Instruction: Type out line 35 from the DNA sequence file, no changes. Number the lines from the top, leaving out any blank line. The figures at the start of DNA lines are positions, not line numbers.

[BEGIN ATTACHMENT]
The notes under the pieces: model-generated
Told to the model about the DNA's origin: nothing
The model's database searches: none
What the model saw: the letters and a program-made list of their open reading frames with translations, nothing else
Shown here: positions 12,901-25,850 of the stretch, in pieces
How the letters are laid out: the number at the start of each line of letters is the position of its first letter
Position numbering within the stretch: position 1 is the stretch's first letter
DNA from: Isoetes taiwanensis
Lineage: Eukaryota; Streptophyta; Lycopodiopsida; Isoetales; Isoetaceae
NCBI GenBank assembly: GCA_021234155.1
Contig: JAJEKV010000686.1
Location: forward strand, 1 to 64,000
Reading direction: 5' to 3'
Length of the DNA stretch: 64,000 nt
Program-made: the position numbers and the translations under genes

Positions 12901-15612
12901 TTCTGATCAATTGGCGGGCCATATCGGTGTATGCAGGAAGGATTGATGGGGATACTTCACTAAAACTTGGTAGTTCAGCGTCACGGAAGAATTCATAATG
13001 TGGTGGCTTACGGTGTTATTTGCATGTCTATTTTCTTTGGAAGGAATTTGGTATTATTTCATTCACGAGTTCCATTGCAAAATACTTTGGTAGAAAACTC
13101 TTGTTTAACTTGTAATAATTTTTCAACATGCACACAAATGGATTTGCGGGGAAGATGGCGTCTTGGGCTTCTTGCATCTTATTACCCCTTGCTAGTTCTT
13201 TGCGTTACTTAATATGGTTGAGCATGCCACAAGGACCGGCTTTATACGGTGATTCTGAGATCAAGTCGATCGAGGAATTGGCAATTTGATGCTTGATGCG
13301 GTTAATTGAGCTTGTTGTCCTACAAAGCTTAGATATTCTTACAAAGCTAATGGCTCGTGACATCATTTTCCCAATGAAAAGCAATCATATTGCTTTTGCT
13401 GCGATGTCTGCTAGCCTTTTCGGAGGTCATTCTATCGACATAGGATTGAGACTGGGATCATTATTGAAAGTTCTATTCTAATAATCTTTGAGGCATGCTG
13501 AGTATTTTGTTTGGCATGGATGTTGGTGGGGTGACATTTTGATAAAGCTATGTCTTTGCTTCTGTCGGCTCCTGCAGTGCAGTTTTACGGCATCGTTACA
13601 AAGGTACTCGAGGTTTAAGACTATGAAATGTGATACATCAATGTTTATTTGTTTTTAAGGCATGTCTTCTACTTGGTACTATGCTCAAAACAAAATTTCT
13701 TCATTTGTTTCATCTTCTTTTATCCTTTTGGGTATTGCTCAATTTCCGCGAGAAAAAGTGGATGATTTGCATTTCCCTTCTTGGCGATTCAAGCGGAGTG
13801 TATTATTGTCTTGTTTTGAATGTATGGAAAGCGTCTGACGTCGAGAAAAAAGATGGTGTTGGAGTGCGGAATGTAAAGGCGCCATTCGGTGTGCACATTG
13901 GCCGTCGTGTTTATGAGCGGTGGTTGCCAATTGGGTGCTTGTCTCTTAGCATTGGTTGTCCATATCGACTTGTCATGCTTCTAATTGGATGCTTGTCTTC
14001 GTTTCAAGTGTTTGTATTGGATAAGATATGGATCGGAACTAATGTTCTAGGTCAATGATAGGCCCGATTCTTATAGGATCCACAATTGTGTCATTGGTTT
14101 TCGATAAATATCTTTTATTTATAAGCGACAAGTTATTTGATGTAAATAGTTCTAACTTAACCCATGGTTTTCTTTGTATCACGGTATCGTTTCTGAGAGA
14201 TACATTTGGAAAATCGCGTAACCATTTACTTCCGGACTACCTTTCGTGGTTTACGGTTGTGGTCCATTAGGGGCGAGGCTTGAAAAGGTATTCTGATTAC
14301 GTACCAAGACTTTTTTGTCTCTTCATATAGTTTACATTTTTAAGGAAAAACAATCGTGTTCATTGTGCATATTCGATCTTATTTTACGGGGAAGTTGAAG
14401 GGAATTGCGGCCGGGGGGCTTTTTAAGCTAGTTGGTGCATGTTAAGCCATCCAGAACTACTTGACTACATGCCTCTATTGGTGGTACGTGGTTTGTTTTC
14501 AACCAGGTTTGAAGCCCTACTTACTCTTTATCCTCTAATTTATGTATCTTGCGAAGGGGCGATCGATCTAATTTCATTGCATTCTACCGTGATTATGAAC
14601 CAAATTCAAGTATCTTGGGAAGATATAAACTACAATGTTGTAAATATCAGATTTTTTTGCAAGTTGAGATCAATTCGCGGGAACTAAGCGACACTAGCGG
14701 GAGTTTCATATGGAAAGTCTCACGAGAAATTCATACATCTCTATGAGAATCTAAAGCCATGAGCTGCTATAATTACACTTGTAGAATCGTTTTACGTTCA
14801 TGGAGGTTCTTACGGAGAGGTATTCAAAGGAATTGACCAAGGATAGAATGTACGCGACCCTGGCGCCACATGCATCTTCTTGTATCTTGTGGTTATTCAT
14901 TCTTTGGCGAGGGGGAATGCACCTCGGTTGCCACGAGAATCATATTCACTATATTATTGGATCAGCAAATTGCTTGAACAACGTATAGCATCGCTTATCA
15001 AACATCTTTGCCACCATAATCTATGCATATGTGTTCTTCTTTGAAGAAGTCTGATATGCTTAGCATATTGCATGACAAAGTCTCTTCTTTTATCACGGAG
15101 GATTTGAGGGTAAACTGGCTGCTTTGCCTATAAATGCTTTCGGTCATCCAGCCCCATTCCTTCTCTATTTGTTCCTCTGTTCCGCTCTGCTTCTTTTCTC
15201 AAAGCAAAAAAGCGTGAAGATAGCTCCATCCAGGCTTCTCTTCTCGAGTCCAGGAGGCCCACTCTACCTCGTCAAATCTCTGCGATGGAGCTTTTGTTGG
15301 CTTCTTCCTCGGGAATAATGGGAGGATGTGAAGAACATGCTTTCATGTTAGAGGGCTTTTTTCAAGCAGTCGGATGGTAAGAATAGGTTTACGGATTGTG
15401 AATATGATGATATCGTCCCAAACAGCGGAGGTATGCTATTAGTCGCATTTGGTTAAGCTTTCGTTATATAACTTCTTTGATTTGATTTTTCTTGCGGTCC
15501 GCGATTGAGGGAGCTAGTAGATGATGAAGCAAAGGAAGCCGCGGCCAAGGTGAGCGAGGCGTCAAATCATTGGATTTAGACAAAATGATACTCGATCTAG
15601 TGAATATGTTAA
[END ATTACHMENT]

14701 GAGTTTCATATGGAAAGTCTCACGAGAAATTCATACATCTCTATGAGAATCTAAAGCCATGAGCTGCTATAATTACACTTGTAGAATCGTTTTACGTTCA